Skip to content ↓

I Still Do

I Still Do

A wise friend once told me, “No one should write a book about marriage until they’ve been married for twenty years.” Then he reached his twentieth anniversary and amended his rule: “No one should write a book about marriage until they’ve been married for thirty years.” The point is, none of us ever master marriage, because marriage, like the people involved in it, is constantly changing. Yet even though we never master it, there is much we can learn from those who have the wisdom and experience we lack. Dave Harvey’s I Still Do, a follow-up to his popular When Sinners Say “I Do,” is a kind of guide to the second half of marriage, to the years that come long after the initial exchange of vows, the honeymoon, and the baby years. Harvey says to “consider this a ten-year checkup.”

His book is framed around a number of life-defining moments that come a few years or a few decades into marriage. These are “experiences, events, and decisions that determine (and sometimes alter) your whole direction.” It’s not just that marriage as an institution is ordained by God, or even that each individual marriage has been ordained by God. It’s more than that. “All the defining moments throughout marriage are God things as well; an experience or season in life when God presents a decision for truth, requires a cost, offers a Christ-exalting opportunity, grows the soul, or determines our destination.” Each “marks a time that is crucial and defining—moments that ultimately give voice to our fear, frustration, and desperation. Each of these moments becomes an invitation from God to transform the core of our being and to deepen our intimacy with our spouse.”

So what are these all-important defining moments? Some are related to starting out together: When you discover that brokenness is broader than sin; when you come to the moment of blame—whether you are the one blaming or being blamed; and when you come to the moment of weakness, where you are forced to acknowledge the inabilities of both spouses. Some are related to sticking together through difficulties, like the moment you realize family cannot replace church; the moment you watch helplessly (or perhaps helpfully) while your spouse suffers; or the moment you discover that sex inevitably changes with age. Some are related to ending together, or at least preparing to end together, like when you understand that your dreams disappoint or when the kids begin to leave. These are moments that in some ways are bigger than themselves, moments in which so much hangs in the balance, even if you do not realize it at the time.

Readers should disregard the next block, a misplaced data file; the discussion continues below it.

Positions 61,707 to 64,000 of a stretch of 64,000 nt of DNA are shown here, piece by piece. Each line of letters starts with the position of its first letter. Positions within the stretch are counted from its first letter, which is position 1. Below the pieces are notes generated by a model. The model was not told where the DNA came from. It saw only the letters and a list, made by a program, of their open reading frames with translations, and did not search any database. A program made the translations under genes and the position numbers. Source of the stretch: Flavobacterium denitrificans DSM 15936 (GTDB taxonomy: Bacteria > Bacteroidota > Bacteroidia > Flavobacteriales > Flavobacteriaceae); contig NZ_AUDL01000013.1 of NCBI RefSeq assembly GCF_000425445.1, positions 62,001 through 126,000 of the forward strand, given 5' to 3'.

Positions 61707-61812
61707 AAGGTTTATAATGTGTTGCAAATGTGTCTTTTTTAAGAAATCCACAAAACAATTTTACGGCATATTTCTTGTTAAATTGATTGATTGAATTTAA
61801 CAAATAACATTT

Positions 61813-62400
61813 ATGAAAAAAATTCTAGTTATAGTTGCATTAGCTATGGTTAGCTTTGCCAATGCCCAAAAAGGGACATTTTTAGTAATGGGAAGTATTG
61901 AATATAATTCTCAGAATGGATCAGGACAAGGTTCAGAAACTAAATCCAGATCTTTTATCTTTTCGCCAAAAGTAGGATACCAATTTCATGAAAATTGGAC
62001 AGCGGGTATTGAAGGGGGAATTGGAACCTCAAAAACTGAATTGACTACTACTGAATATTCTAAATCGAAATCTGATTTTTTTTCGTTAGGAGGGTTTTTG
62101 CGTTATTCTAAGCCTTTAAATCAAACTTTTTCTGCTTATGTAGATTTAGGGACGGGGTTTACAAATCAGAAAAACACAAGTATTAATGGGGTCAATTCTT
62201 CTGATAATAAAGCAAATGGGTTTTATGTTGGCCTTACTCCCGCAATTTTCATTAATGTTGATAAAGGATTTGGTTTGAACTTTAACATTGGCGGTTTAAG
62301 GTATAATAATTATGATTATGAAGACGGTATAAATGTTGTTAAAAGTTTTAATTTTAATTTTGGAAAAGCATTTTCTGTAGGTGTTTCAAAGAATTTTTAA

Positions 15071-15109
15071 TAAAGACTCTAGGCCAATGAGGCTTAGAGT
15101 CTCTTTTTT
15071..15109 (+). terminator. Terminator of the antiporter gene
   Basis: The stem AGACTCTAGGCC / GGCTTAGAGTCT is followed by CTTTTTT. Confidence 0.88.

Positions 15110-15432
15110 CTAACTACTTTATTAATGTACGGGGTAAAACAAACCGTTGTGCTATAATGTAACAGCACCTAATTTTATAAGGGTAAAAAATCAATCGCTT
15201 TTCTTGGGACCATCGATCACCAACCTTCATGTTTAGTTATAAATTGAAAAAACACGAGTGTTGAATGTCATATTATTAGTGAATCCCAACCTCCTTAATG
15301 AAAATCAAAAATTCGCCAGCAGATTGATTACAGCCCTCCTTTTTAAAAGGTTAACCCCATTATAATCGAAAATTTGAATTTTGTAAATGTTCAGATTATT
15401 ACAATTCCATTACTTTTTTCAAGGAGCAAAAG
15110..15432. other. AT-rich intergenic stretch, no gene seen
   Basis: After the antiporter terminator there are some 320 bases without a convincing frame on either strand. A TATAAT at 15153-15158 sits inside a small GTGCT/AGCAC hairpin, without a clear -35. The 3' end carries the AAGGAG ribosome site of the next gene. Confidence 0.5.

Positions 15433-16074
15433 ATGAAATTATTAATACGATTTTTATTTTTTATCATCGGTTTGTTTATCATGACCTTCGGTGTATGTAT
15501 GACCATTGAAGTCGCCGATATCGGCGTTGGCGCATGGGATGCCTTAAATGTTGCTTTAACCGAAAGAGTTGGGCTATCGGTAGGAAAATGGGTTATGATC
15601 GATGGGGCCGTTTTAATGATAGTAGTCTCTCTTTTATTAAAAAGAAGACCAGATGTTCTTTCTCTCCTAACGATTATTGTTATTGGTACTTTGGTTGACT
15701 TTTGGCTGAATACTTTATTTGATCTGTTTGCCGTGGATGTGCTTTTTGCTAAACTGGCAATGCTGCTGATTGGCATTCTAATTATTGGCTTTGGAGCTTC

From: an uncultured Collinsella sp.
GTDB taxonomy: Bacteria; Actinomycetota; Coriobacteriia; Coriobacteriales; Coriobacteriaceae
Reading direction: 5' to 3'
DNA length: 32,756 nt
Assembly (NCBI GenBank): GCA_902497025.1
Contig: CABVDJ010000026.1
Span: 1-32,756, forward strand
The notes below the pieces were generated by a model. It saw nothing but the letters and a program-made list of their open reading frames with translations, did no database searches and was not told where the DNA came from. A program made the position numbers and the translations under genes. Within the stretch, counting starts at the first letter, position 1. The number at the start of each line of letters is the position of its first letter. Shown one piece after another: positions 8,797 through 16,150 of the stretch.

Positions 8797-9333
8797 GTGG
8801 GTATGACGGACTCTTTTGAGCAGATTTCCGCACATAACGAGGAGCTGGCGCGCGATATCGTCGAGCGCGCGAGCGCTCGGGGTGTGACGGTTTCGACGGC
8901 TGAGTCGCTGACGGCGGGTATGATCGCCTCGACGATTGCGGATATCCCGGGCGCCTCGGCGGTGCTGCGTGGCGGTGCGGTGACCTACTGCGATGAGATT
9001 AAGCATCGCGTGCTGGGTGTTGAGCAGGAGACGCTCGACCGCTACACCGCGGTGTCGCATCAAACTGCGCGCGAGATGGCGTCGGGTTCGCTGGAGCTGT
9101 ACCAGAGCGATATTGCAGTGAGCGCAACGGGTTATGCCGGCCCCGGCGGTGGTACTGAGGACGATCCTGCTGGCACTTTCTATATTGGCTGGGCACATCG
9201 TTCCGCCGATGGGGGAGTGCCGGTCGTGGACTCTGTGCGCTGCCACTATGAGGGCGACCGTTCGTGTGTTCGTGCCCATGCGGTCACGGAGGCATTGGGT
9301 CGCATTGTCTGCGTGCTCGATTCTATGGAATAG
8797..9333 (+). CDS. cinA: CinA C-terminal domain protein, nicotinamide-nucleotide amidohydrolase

Harvey says, “God presents such moments in the life of every couple. They become doorways to new insights or trailheads that redirect our paths. Some of these invitations will be self-evident; others will be downright astonishing. But one thing remains certain. How we respond to these moments in marriage determines whether we stumble along separately or move forward together toward maturity. As Charles Spurgeon once soberly observed, ‘Failure at a crucial moment may mar the entire outcome of a life.’”

I Still Do is a useful book that is well-suited to its purpose. It helpfully mixes biblical wisdom, personal stories, practical tips, and wry humor. It calls couples to accept life’s defining moments as opportunities to grow closer and stronger rather than excuses to grow apart or fall apart. As someone who is closing in on a quarter century of marriage, I can say that at this stage it’s exactly the book I wanted to read, and perhaps even the book I needed to read.

  • The Glorious End without the Difficult Means

    The Glorious End without the Difficult Means

    Just as Olympic athletes cannot realistically expect to win a gold medal unless they strictly discipline themselves toward victory, Christians cannot hope to prevail in the Christian life unless they take a serious, disciplined approach to it. Yet lurking in the background is always the temptation to hope that we can have the result of…

  • A La Carte Collection cover image

    Weekend A La Carte (June 15)

    A La Carte: Learn to rest in God’s justice / 3 reasons why your small group is not a church / How can I be a godly father? / Gender in the void / Are images of Christ OK? / The getting of wisdom / and more.

  • Making Good Return

    Making Good Return

    I don’t think I am overstating the matter when I say that this has the potential to be one of the most important books you will read. It’s a book that may shape years of your life and transform the way you carry out one of the key roles God assigns to you…

  • A La Carte Friday 2

    A La Carte (June 14)

    A La Carte: 3 steps to find your voice / 7 things good dads say / One day leads to another / Let’s stop hyper-spiritualizing counseling / Enjoying the many flavors of the Word / What I wish you understood about the ethnic-specific church / and more.

  • A Whole Batch of New Books for Kids

    A Whole Batch of New Books for Kids

    Every month I put together a roundup of new and notable books for grownup readers. But I also receive a lot of books for kids and like to put together the occasional roundup of these books as well. So today I bring you a whole big batch of new books for kids

  • A La Carte Thursday 1

    A La Carte (June 13)

    A La Carte: Were the earliest Christians illiterate? / Our new religion isn’t enough / Why do evil and suffering exist? / The missing ingredient in too many marriages / Is Genesis literal or allegorical? / The death of fear / and more.